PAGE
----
Technologists and tech investors are fond of saying “data is the new oil”. Often, they mean that data is the fuel that powers the new economy. But data and technology are also the new oil in another sense – they are the most strategic national assets of the 21st century. Yet our country is, unknowingly but systemically, handing over ownership and control of technology companies to foreigners.
Take autonomous vehicles, for instance. At some point in our lifetimes, they will constitute a majority of vehicles on Indian roads. To me, it is self-evident that this technology should be domestically owned and controlled. However, an Indian company that develops such technology has a near-zero likelihood of raising money domestically, and in all probability will be majority foreign-owned even before the product is launched. In the absence of a coherent and coordinated technology policy, we are pushing such strategic assets further and further into the arms of foreign owners.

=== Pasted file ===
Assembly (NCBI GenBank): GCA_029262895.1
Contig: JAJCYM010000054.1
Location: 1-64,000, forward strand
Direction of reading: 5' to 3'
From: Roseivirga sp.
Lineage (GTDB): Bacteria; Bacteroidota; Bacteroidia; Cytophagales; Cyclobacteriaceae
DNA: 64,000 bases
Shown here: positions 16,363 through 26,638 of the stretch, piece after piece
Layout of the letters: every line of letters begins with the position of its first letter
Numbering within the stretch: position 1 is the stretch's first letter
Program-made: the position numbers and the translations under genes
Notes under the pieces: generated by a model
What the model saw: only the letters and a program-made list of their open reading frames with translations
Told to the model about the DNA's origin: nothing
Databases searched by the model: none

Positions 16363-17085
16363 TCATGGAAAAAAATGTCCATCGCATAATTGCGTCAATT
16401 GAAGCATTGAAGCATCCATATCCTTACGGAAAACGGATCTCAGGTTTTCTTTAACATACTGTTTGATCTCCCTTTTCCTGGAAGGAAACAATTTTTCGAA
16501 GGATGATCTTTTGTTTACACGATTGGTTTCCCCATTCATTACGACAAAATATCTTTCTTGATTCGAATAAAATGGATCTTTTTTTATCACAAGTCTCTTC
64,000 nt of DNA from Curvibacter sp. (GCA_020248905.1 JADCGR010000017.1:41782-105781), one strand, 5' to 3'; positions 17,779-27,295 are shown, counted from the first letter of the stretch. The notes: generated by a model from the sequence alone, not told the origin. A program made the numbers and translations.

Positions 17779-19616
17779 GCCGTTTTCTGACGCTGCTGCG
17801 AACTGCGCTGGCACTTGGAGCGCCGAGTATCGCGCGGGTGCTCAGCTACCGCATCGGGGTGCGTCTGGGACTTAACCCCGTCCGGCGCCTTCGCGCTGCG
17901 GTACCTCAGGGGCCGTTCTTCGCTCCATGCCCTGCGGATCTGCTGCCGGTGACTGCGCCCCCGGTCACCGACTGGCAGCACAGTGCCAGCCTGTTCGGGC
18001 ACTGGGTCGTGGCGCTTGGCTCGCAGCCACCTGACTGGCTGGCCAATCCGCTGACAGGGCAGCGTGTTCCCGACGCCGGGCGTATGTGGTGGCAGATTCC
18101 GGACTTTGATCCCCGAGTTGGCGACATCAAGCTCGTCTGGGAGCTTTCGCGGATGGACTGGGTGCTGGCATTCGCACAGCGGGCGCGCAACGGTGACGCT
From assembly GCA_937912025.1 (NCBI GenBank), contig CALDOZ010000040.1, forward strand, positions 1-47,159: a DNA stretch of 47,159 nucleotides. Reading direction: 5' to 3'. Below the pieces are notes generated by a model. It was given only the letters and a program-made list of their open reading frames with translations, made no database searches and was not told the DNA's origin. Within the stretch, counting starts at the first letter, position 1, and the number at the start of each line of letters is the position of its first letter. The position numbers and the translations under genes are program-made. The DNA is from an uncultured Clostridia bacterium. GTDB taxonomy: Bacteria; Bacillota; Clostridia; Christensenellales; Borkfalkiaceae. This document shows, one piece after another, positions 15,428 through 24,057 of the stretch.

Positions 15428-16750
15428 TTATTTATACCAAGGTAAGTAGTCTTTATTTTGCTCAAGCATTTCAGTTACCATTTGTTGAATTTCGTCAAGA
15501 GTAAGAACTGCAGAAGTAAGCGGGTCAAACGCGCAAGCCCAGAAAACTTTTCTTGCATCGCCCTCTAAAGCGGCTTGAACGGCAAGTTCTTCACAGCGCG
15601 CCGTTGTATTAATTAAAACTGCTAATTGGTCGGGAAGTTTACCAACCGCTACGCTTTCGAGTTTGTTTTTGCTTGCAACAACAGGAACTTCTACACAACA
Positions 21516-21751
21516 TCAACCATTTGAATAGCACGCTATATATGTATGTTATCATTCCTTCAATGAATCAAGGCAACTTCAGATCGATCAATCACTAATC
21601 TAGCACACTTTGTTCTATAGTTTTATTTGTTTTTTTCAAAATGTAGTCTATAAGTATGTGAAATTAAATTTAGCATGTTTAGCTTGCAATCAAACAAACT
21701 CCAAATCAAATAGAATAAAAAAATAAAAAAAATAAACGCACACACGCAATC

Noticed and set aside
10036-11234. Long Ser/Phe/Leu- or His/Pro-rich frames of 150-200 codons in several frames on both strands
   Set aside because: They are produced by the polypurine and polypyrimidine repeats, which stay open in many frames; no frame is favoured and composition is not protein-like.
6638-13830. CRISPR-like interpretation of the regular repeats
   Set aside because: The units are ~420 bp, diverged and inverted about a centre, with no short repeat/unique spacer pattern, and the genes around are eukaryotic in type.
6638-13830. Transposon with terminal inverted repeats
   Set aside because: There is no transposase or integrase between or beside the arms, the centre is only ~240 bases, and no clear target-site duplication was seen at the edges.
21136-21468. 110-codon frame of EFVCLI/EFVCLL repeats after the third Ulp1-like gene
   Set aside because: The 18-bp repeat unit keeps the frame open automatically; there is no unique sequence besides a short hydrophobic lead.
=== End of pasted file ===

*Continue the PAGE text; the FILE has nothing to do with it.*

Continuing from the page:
Let’s start with our tax policy, which actively discourages domestic Indian investment into technology startups. An Indian angel investor is taxed at 29% for gains made on a startup investment. A foreign investor pays 10%. A stock market investment by the same Indian investor is taxed at 11%. On top of that, she must report to the taxman her shareholding in each startup company and its current value on an annual basis, only for that value to be questioned by tax authorities. Why then should she even bother with such a risky asset class?
The world over, large financial institutions are the primary investors in startup companies, either directly or through venture capital funds. India took a massive positive step in this direction by setting up of the Fund of Fund for Startups (FFS), with its ₹10,000 Crore corpus managed by SIDBI. This has enabled many new funds to start investing in this asset class. However, the FFS has remained a flash in the pan. Other large Indian financial investors are discouraged from investing in this asset class. Pension funds can’t invest at all, and insurance companies can only invest with stringent riders that are hard to satisfy.